I’ve been interested in making money since I was nine. I still remember my first job: Every Saturday morning I would put on my tiny apron and start washing dishes at a local cafe in Whitby, Ont. The owner paid me $5 an hour—cash—for helping out. Right after work I’d head over to the bank and deposit my hard-earned $20 into my savings account. My parents—also cafe owners—joked that I only knew how to use the “deposit” button on the ATM and they were right. In fact, the two most important things my mom and dad taught me are a good work ethic, and how to save for a rainy day. I still remember the local pawn shop. At age 12, I wanted to buy a guitar there for $250. My mother kept asking me, “do you really need it?” I still ask myself that question about almost every purchase that I make today. I didn’t buy the guitar and was fine with that.
My parents never spent frivolously. Growing up, all of our appliances were different colors and our computers were 10 years old. Yet my parents valued experiences and always spent money for family vacations. That was special.
In ninth grade, my history teacher saw my love of finance and suggested I read The Wealthy Barber by David Chilton. The book’s premise was to save 10% of your income and spend 90%. I always did the exact opposite—saved 90% and spent 10%. I had several jobs right through high school, including as busboy, banquet waiter and as a cleaner for several parking lots, something I did for several years in the early morning before school and on weekends. Throughout the summers in high school, I worked 50-hour weeks—saving almost all my earnings.
My first investment was a GIC in 2005. It paid 4.5% interest, or $30 a month. I quickly realized that if I had more money, I’d earn more interest, which motivated me to work harder. Then, in 2009, I was voted “Most likely to become a millionaire” at my high school prom. I was 17 and had accumulated $60,000—enough to pay for four years of post-secondary school anywhere in Canada. But my parents had a modest RESP for me so I decided to attend a local university. Living at home allowed me to keep expenses down, continue working four jobs and to keep saving.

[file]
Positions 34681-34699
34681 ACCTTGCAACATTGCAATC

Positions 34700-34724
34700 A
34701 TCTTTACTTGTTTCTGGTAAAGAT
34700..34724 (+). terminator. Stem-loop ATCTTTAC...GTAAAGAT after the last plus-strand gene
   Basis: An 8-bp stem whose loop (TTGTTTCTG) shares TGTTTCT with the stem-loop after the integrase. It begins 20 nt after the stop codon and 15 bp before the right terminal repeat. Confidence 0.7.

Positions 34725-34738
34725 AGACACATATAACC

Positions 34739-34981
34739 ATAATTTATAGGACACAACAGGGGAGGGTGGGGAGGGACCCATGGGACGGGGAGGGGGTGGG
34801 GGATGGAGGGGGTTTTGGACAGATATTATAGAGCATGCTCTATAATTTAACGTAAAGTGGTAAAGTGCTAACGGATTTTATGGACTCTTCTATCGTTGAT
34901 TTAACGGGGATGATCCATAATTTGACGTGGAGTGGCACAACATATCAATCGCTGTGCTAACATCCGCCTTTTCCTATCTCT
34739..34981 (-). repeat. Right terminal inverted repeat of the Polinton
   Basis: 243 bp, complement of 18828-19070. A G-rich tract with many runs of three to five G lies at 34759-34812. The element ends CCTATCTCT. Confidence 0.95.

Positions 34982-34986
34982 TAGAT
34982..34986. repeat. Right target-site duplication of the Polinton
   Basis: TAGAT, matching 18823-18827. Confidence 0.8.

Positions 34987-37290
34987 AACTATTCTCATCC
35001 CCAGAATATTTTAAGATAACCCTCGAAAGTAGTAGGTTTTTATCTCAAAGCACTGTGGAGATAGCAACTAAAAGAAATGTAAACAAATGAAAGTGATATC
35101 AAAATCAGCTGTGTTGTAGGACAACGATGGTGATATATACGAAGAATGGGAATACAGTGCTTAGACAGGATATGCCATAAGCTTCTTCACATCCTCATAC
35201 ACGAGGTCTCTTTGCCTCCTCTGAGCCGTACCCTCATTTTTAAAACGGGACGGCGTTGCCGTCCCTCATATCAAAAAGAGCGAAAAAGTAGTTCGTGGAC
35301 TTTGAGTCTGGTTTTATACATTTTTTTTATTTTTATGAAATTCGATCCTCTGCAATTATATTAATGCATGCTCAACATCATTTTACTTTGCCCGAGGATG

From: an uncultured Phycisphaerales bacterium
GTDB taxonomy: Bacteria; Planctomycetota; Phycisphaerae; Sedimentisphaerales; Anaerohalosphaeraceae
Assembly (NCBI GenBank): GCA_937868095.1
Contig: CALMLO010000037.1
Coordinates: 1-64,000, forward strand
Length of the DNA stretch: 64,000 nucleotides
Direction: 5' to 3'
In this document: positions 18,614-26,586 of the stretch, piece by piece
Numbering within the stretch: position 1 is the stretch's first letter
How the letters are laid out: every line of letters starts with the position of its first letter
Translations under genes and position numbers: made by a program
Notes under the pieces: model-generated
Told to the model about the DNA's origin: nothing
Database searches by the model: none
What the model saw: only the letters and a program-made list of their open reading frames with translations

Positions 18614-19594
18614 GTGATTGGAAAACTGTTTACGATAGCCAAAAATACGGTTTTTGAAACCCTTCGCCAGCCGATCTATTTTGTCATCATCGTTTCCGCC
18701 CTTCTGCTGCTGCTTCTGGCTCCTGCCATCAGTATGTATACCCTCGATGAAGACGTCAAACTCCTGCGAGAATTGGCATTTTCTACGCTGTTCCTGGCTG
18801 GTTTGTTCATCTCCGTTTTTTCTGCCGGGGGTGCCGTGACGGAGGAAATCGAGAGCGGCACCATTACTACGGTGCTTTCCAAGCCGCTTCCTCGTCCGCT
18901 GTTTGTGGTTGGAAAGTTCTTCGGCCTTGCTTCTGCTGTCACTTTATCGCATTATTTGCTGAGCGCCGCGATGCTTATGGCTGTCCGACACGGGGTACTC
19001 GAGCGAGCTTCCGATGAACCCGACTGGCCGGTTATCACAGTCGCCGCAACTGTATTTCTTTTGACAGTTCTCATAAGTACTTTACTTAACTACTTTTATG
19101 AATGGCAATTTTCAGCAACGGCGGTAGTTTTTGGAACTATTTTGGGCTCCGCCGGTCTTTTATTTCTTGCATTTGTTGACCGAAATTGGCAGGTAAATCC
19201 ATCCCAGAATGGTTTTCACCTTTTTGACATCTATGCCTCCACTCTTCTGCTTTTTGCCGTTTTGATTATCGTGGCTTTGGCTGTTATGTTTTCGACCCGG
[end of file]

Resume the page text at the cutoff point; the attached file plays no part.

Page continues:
In 2011, I discovered stock investing and started a $100,000 mock portfolio. I bought every stock Warren Buffett traded that year and earned a 23% annual return. That encouraged me to invest my own money and to take more business courses. I also maxed out my TFSA two years ago and bought $25,000 worth of stocks, mostly bank stocks. I’ve since added shares in Costco, Footlocker and Starbucks—investments in places I like to go to. I now have 25 dividend paying stocks, and I monitor them every day. Last year I averaged a 15% return. That’s pretty good.
This spring, I reached $100,000 in savings and started working full-time at my local bank. Were the 50-hour work weeks and delayed gratification worth it? Absolutely. I always enjoyed myself playing soccer and hanging out with friends—two things I love doing most. I never felt deprived.
Last month, as I was planning a trip to Mexico with friends, I looked back at a note I had written to myself years ago. My future goal for myself was to be a millionaire by 2017. That’s ambitious, but with hard work—and my money working for me—I feel up to the challenge. Check back with me in three years to see if I was able to accomplish that goal, too.—As told to Julie Cazzin
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